Unsolved Crime at Marblehead Light House 1895

Tragic and Unsolved Crime at Marblehead Lighthouse – June 21, 1895

This is a tragic story that appeared in the June 21, 1895 Marblehead Messenger and as far as I can tell it was never solved. I don’t usually like to write about sad stories but in this case someone may be missing a leaf on their tree and may not even know it so I thought I would share the article. Maybe some super sleuth can solve it now.

“Mr. M. Twitchell of Melrose was at the Neck on Monday, June 17 with a group of friends, some from Marblehead when he made a horrible discovery. He found the body of an infant child who was murdered and left in the water. Mr. Twitchell was walking across a cove east of the light house when he came upon a brown leatherette traveling bag which had been uncovered by the receding tide. It was located in an area in which another half tide would have most likely covered it up again. There was nothing suspicious about the appearance but curiosity prompted him to open the bag. He discovered inside a young child wrapped tightly in white cotton cloth.”

“Special Officers Nicholson and Knight of the Marblehead police force went to the Neck to retrieve the bag and brought it to the police station for more careful examination. It proved to be the body of a female child, fully developed and weighing about five pounds. She had been wrapped in a pillow case and bound tightly, put in the bag with a seven pound flat iron, intended to keep the bag below the surface of the water. It was carefully planned and only was able to be found because the person who threw it into the water obviously did not know much about the shore and the tides.  The basin where it was found has the appearance at high tide of being a deep hole, but it became bare at low tide.”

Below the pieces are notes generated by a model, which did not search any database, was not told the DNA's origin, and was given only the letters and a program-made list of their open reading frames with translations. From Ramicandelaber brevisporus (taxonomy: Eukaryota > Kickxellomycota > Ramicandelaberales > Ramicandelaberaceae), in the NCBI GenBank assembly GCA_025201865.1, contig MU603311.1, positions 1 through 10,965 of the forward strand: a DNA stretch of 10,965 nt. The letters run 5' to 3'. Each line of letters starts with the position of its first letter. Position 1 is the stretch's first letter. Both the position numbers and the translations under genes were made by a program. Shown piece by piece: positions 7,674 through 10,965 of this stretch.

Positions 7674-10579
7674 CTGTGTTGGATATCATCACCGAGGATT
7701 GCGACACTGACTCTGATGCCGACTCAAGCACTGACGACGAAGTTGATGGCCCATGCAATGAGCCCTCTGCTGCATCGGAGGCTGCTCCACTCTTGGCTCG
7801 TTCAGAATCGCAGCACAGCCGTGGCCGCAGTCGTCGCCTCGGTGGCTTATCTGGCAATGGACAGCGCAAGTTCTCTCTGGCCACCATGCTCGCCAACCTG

“As was required the Medical Examiner Mr. Carleton was notified and the next day, along with Dr. Sanborn of Marblehead an autopsy was held. It was determined that the child was born alive and had lived perhaps twenty-four hours. It was also discovered that death was not by drowning but by blows upon the head. The mark of one blow was upon the forehead, another behind the base of the brain, and both sufficient to cause death.  Someone had a child they did not want, murdered it and threw the body in the water to hide the evidence of their crime.”  Was this act done by a Marblehead resident, a summer resident or an out of towner, we may never know.

The police followed up on several rumors and Trial Justice William Nutting held an inquest which was delayed until December, 1895 while the investigation continued, but nothing turned up.

As reported in the December 20, 1895 Messenger:

Trial Justice Nutting reported today his findings in the inquest held at his office last June, on the recovery of the body of a female infant at Point Neck. The report was delayed with the hope that something might turn up in the way of evidence to point to the guilty person or persons. Absolutely nothing has been learned by the police. The findings are as follows: